And finally, to Olesya. Mouse, I love you. You and me are the beautiful tortured artists that paint dreams. This Raven still has miles and miles to soar. You know when that one comes along and she inspires you to write? Hold on to her for as long as you can, as long as she lets you. You’re the sorceress to my wizardry but our spells don’t always work on each other. The story of O always will be an epic love story. I’m always and forever on your side. Cheers to that, baby.

In this act of tribute, I encourage you to recognise the women in your life that have made you who you are. And to take a moment and give credit where credit is due. Men are nothing without the women that make them. Girls rule, boys drool. (Well, not all of us.)

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‘All Of It Is You’ Poetry Book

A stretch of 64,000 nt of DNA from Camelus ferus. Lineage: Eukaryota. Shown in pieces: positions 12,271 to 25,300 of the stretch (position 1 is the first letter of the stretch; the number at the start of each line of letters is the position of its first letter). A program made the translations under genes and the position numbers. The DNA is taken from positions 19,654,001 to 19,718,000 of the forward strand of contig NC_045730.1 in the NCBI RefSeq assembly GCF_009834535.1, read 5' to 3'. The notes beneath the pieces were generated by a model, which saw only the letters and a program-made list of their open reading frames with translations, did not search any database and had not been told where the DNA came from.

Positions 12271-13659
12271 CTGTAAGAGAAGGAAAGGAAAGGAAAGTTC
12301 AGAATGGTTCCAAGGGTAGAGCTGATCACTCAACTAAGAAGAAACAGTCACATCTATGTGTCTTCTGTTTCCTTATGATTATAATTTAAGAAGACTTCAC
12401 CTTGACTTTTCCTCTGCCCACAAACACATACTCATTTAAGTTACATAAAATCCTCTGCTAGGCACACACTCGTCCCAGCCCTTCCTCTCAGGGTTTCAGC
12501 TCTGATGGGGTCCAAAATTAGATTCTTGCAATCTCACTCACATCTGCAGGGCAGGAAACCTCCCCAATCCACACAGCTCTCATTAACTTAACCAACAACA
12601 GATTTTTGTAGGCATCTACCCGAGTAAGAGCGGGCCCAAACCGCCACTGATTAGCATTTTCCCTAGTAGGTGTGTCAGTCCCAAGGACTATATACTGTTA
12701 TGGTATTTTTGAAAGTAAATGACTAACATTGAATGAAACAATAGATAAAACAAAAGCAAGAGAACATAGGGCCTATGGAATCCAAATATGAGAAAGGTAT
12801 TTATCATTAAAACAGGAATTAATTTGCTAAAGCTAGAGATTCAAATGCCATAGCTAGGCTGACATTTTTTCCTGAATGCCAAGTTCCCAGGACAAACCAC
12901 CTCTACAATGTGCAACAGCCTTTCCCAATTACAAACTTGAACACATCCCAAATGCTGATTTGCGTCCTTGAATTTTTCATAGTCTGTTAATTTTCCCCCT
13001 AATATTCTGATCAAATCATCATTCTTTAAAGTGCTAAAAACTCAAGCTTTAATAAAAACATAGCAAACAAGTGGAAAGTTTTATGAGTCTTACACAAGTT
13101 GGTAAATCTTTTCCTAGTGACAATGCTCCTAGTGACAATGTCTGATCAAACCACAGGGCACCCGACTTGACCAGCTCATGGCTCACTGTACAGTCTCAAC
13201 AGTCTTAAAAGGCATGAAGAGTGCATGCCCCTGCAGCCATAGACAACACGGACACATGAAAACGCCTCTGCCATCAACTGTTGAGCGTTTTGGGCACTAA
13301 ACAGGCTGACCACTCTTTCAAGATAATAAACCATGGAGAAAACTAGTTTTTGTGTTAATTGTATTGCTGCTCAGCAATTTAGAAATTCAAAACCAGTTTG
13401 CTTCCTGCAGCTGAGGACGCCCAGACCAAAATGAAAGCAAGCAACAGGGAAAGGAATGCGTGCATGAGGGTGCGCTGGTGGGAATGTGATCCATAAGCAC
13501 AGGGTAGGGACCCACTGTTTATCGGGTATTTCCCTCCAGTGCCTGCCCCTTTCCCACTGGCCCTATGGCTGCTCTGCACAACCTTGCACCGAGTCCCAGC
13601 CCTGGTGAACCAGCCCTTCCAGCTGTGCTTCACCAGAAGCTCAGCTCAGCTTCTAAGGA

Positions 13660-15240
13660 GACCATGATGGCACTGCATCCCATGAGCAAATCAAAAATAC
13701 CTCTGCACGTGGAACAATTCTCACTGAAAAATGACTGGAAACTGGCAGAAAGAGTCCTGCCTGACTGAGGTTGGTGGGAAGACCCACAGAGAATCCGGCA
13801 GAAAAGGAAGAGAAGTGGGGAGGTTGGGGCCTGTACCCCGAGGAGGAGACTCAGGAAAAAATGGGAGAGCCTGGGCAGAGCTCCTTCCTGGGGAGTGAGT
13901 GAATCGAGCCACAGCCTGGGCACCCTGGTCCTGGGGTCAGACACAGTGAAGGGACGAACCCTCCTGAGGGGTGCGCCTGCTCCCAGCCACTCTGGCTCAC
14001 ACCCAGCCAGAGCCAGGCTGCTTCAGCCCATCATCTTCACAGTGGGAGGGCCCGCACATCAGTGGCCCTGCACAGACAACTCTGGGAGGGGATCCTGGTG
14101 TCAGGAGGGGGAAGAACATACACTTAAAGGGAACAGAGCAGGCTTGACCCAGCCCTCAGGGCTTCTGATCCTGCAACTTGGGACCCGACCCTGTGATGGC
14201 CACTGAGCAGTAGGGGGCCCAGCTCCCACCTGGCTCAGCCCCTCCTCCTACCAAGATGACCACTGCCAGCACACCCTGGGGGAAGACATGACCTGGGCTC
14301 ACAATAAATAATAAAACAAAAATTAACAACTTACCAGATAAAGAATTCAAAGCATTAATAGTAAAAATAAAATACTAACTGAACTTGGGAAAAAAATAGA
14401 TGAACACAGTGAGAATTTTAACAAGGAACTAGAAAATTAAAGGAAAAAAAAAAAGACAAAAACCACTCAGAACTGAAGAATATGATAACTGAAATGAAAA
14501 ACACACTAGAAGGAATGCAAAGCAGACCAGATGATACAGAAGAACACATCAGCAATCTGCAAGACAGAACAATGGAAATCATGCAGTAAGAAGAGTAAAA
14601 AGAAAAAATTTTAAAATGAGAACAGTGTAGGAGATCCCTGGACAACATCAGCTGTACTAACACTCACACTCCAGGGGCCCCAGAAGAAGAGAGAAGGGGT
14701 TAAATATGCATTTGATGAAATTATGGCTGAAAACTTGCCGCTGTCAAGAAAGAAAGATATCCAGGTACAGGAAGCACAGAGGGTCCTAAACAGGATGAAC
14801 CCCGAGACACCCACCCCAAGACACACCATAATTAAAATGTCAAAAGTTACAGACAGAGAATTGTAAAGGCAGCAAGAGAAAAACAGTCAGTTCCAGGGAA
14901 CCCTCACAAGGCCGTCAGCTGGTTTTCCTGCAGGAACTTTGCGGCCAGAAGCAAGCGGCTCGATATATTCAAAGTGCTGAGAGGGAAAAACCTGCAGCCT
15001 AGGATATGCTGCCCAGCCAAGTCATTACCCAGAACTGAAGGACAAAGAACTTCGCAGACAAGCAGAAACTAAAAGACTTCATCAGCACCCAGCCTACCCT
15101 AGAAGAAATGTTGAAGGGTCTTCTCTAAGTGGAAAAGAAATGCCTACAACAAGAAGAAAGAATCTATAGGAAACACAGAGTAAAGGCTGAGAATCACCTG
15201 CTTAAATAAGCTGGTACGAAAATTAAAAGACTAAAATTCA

A debut poetry collection from actor Nico Tortorella exploring “all of it,” from the smallest cells in our bodies to the outer limits of our universe.

Amazon USA   Amazon UK

The Love Bomb
Actor Nico Tortorella explores love and the labels associated with it. An At Will Radio Production.
  iTunes        Photos        Official
Current Projects

Role: Josh

A newly single, 40-year-old mother tries to get back into the working world with her friends’ help.


Role: Matt

The story of ten millennials living in New York City whose sexual lives intersect in the age of social media – where likes, impressions, and virtual “connections” threaten the very notion of personal relationships and human intimacy.


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  • Please note: I do not post paparazzi stalking pictures or post rumours. We are here to support Nico through his career. His personal life is his own business.